A question that gets asked a lot is, “Why do you bow, what does it mean?”
That is a good question….
We are teaching Japanese martial arts and to fully appreciate and learn the arts you need to have an appreciation of the Japanese culture which created the arts. Japan is a small island country of 377km2 similar in size to our state of Victoria which is a little smaller at 237km2. However the population of Japan is a whopping 127 million compared to a mere 5.8 million in Victoria.
When you have a huge population living close together life is either orderly or chaotic. In Japan everything is orderly and everyone is respectful. For example, as you can imagine trains in Japan can be extremely crowded. However when the train pulls into the station it ALWAYS stops at the same position. The people at the station queue patiently in lines at the edges of the doors. This allows a wide opening for everyone to exit the train quickly and efficiently. Only when the last person exits the train do people start to board. By comparison in Australia the trains never stop at the same position so people are all along the platform. When the doors open there is a fight to get out of the train as people are rushing in to get a seat. Especially at rush hour, it is chaos. In Japan every time the train pulls in, it is like rush hour in Australia but there is no rush. This is because of the inherent respect the Japanese people have for each other.
Another example; you often see people in Japan wearing face masks. Why…
- Is the air pollution so bad?
- Are they afraid of catching a cold?
- Are they bank robbers?
The answer is surprising and simple, the person wearing the mask either has a cold or feels they are coming down with a cold. They wear the mask out of respect for their family, friends, neighbours and people they do not know. They do not want to spread the germs they carry to anyone else. Again it is a simple act of respect.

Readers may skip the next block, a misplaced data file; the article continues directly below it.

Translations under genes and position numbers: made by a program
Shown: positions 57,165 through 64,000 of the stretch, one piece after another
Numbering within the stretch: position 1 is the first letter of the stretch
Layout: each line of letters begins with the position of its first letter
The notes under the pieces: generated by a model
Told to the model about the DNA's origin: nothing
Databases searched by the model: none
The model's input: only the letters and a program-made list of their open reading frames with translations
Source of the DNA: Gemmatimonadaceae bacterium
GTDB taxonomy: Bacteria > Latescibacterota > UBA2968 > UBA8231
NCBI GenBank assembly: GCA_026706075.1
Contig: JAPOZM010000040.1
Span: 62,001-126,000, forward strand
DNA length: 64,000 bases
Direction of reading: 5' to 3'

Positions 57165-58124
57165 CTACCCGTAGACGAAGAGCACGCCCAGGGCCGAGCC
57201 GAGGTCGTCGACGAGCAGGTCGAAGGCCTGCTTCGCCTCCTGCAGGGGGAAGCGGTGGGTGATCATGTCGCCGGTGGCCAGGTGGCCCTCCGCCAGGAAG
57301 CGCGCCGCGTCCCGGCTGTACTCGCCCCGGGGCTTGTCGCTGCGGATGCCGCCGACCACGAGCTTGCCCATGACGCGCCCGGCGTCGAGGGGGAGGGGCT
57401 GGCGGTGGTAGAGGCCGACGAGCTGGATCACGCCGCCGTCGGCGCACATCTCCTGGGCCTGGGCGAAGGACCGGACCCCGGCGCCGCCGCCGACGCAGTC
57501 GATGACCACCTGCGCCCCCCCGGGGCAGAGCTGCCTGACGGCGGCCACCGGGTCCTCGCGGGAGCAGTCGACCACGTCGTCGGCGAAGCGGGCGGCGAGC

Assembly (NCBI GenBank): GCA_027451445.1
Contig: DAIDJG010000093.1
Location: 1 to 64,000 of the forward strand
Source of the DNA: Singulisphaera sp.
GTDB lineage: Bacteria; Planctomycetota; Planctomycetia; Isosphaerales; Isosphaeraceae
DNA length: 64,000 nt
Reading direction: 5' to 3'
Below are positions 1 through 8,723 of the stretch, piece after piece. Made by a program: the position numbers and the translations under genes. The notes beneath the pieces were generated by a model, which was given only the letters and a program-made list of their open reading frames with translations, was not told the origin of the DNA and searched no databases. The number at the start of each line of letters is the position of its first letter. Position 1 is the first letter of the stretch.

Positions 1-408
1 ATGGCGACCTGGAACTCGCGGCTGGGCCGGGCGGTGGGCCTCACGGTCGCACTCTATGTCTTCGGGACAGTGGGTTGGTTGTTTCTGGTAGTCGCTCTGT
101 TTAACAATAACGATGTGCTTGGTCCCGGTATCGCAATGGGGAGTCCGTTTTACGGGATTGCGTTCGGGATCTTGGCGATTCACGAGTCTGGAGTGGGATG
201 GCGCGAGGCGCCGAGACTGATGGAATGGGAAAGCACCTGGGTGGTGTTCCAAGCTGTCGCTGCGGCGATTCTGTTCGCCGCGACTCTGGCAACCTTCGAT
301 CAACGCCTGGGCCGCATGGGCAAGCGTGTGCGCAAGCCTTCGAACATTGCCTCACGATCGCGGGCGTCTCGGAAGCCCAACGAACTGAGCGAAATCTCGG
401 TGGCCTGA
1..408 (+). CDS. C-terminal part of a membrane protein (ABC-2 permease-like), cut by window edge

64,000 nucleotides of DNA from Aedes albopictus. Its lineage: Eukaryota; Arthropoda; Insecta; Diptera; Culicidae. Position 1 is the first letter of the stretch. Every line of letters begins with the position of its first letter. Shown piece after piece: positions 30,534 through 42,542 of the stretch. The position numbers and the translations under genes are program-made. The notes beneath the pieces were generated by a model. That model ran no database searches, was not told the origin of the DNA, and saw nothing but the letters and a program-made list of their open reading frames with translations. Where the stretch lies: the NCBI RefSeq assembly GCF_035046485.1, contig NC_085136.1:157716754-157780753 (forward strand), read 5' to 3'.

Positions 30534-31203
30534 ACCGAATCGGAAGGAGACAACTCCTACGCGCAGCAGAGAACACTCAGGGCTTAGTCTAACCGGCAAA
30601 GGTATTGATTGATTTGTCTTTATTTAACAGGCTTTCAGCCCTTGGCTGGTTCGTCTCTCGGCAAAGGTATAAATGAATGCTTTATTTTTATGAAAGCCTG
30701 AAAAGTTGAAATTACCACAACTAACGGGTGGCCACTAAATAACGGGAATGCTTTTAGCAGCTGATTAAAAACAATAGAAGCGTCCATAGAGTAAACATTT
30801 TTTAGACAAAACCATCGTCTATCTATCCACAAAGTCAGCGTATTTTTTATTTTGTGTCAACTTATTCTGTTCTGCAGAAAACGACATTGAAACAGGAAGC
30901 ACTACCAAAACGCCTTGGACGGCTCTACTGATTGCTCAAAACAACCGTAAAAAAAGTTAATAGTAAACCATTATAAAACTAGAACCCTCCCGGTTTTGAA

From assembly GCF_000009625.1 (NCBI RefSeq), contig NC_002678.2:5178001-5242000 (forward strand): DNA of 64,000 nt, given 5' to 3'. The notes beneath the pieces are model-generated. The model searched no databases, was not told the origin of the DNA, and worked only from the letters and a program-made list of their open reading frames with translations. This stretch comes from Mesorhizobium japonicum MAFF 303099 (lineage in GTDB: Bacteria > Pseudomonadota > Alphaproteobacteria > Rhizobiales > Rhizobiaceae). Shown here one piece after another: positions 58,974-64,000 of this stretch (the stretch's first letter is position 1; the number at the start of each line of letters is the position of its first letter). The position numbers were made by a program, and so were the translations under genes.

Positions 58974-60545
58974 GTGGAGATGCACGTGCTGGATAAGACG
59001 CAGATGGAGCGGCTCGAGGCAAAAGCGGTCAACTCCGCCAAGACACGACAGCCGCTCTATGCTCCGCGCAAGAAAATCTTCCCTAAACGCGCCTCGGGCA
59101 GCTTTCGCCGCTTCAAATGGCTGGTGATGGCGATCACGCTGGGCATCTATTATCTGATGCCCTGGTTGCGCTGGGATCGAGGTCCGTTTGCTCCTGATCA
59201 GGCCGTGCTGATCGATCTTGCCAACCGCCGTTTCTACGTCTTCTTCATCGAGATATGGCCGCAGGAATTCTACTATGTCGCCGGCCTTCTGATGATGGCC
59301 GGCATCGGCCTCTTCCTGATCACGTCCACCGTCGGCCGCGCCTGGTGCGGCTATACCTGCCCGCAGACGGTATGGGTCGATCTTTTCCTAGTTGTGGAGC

So what does boarding trains and wearing face masks have to do with bowing? They are all acts of respect. So through promoting respect in the dojo we hope to also teach our students that respect should be an integral part of their everyday life.
At the beginning and end of each class we have three commands and bows.
- Shomen ni rei (Bow to the front)
Everyone turns to the front of the dojo and bows. The front of the dojo may have a photo of a Sensei (teacher) that has passed away or a flag of your country. By bowing to the front of the dojo you are paying respect to the place you train (your dojo). It is a reminder that this is a place of learning and we must be respectful at all times.
- Sensei ni rei (Bow to the teacher)
Everyone faces the teacher and bows. You are saying thank you to the teacher for teaching me. The teacher is bowing back and saying you are welcome.
- Otagai ni rei (Bow to each other)
This is a bow to each other. We are thanking everyone that took part in the class for their efforts in making the class a success. Also for assisting you in improving your skills.
We also bow when we:
- Enter/leave the dojo (training hall)
- Step on/off the tatami (mat)
- Starting/finishing practice with your partner
- Request assistance from the Sensei (teacher)
The act of bowing is a non-verbal way of saying “Thank-you”. It is essentially the Japanese equivalent of shaking hands.